The cleantech industry has fallen on some hard times. The U.S. energy boom - and especially the "shale gale" of cheap natural gas - has led to lower prices for fossil fuels.
While good news for the U.S. economy, the energy boom has taken the air out of cleantech investing, especially in the areas of wind power, solar and biofuels.
Key quote from SiliconValley.com's article Latest cleantech funding woes spark fears of industry slide:
New figures from the National Venture Capital Association paint a sobering picture: Investments in alternative energy and related fields have dropped for five of the past six quarters. The $368 million that venture firms poured into cleantech in the first three months of this year was roughly a third of the total from the same period in 2012.
So what is the Cleantech industry doing? Pivoting, of course.
And they're calling their new focus the Cleanweb. The Cleanweb marries information and Internet technologies - think the social web, big data, mobile, apps and sensors - with clean/environmental initiatives.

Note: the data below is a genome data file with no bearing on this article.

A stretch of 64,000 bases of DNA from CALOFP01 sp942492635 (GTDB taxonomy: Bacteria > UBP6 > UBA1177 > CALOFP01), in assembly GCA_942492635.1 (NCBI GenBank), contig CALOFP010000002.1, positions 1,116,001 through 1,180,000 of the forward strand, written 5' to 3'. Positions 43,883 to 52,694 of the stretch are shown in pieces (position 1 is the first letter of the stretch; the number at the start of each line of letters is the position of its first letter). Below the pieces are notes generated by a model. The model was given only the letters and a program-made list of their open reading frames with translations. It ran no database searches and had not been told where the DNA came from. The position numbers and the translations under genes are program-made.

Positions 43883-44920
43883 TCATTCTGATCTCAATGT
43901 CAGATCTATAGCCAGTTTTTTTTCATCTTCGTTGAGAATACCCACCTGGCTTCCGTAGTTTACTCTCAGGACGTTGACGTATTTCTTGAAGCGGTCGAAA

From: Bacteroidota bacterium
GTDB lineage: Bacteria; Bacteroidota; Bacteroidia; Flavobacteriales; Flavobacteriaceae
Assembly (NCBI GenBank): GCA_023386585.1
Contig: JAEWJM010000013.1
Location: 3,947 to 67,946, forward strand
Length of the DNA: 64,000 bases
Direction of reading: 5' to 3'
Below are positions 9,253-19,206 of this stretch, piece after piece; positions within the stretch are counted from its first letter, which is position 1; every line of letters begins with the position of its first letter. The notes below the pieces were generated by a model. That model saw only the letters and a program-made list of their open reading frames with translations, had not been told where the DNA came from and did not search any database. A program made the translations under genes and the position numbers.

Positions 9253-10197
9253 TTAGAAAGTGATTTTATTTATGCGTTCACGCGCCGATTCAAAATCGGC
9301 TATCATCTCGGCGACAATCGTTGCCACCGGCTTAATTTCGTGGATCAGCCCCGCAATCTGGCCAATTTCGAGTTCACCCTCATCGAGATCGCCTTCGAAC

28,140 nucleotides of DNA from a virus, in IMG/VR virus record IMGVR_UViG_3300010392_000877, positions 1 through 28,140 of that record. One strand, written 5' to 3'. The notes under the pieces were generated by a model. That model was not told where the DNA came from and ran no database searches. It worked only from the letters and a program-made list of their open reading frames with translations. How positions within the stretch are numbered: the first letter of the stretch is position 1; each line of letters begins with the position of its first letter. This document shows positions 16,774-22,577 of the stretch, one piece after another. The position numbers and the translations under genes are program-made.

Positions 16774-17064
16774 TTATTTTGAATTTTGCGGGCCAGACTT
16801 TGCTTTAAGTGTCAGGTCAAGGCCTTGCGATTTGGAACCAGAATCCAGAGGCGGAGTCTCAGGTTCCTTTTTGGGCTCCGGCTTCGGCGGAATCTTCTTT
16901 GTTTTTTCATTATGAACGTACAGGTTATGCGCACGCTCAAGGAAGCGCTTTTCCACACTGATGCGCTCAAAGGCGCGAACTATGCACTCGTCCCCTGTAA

According to an article in Gigaom, this means staying away from capital intensive hardware and clean energy production companies. Instead, Cleanweb investments focus on companies "that are “capital efficient” and have business models that deliver immediate value to customers, like asset recovery, reuse and efficiency."
A presentation on the Cleanweb has a number of interesting company examples. They include firms that make immediate sense like smart thermostat company Nest. But they also have a few that I find to be a bit of reach, like peer to peer travel rental company Airbnb.
Yes, I get that the sharing economy reduces the demand for resources. But this claim seems more like a PR ploy to try to counter act the negative press Solyndra and Fisker have given Cleantech rather than an accurate description of their business.
Regardless, this pivot will be good for small businesses. The Cleanweb focus is on improving energy efficiency, the mitigation of environmental problems and a greater focus on conservation. All of these create opportunities for small businesses to play a role.
And the Cleanweb is needed. Climate change continues to be a major economic and political risk, environmental degradation is still all too common and resource efficiency is becoming more critical. We need innovative companies to help fix these problems.